I never had the chance to meet legendary columnist Jim Murray during my tenure at The Los Angeles Times. I began several years after his death. But his presence could easily be felt on the sports desk, where I worked. Then-editor Bill Dwyre and columnist T.J. Simers both fondly recalled working with Murray during the latter years of his career.
Murray is a mythical figure — a Pulitzer Prize-winning, Hall-of-Fame sports writer whose name is forever linked with Red Smith as the greatest of all time. But until recently, Murray remained a distant figure to me. What I knew of him I read in books or retrospectives.
Then last fall, George Solomon, former Washington Post assistant managing editor for sports and current director of the Shirley Povich Center for Sports Journalism at the University of Maryland, asked me if I was interested in writing a book chapter about Murray. Solomon had found out that I was a former Times writer, and like any good editor assigned me some long overdue homework.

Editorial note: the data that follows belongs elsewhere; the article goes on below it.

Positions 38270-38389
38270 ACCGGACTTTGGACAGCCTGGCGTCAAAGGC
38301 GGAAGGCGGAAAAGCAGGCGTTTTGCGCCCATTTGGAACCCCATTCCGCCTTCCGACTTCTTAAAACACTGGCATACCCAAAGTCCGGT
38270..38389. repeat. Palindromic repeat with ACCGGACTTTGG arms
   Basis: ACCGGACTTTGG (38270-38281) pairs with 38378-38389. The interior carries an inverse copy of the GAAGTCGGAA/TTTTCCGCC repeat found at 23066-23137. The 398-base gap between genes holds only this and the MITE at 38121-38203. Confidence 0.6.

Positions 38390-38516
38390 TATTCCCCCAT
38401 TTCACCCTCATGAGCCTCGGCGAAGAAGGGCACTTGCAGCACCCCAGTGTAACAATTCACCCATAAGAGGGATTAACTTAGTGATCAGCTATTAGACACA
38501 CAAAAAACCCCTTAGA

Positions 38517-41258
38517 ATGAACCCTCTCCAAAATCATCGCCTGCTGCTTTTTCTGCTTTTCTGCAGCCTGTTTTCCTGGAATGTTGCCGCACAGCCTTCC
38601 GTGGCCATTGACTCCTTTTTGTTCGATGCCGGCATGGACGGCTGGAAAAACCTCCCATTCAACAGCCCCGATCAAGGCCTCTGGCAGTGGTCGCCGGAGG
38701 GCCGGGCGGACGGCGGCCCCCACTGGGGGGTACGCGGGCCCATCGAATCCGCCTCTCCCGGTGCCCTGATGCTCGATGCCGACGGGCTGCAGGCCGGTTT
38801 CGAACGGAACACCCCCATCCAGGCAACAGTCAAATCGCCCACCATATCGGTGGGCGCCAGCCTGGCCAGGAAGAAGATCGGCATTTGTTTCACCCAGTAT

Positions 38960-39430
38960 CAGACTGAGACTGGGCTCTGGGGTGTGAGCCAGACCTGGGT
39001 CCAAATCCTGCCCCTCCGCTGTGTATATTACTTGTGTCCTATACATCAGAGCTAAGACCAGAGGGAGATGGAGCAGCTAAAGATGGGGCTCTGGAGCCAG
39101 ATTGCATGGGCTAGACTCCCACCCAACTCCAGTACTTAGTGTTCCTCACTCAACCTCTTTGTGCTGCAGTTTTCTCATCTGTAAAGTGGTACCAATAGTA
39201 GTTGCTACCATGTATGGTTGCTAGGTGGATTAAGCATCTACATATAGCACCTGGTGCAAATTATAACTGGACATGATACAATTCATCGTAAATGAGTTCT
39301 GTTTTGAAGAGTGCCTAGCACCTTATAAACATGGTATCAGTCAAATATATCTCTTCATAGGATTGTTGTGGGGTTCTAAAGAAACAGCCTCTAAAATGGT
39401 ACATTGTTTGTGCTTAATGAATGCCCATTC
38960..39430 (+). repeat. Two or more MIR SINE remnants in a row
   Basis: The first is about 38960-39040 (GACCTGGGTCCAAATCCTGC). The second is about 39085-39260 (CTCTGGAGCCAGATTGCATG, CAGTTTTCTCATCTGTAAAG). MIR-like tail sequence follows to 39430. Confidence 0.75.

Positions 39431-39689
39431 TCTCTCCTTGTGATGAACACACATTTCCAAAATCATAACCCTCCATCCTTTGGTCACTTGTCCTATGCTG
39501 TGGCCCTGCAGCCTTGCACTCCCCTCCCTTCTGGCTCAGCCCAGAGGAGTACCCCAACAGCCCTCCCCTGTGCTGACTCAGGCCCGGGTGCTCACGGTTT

I gladly accepted.
Several months and many interviews later, I gained a new appreciation for Murray’s acerbic wit, tightly written prose and unusual career arc that took him from crime reporting to celebrity journalism to sports writing. I discussed Murray and his legacy with Dwyre, Simers, Roy Firestone, Dave Kindred, Murray biographer Ted Geltner and Murray’s wife, Linda.
In the coming weeks, the chapter on Murray will appear in the new online book, Still No Cheering in the Press Box, a follow-up to Jerome Holtzman’s book about the lives of legendary sports writers. The Povich Center is spearheading this ambitious project, of which I’m honored to be a part.
Stay tuned for updates about the publication date.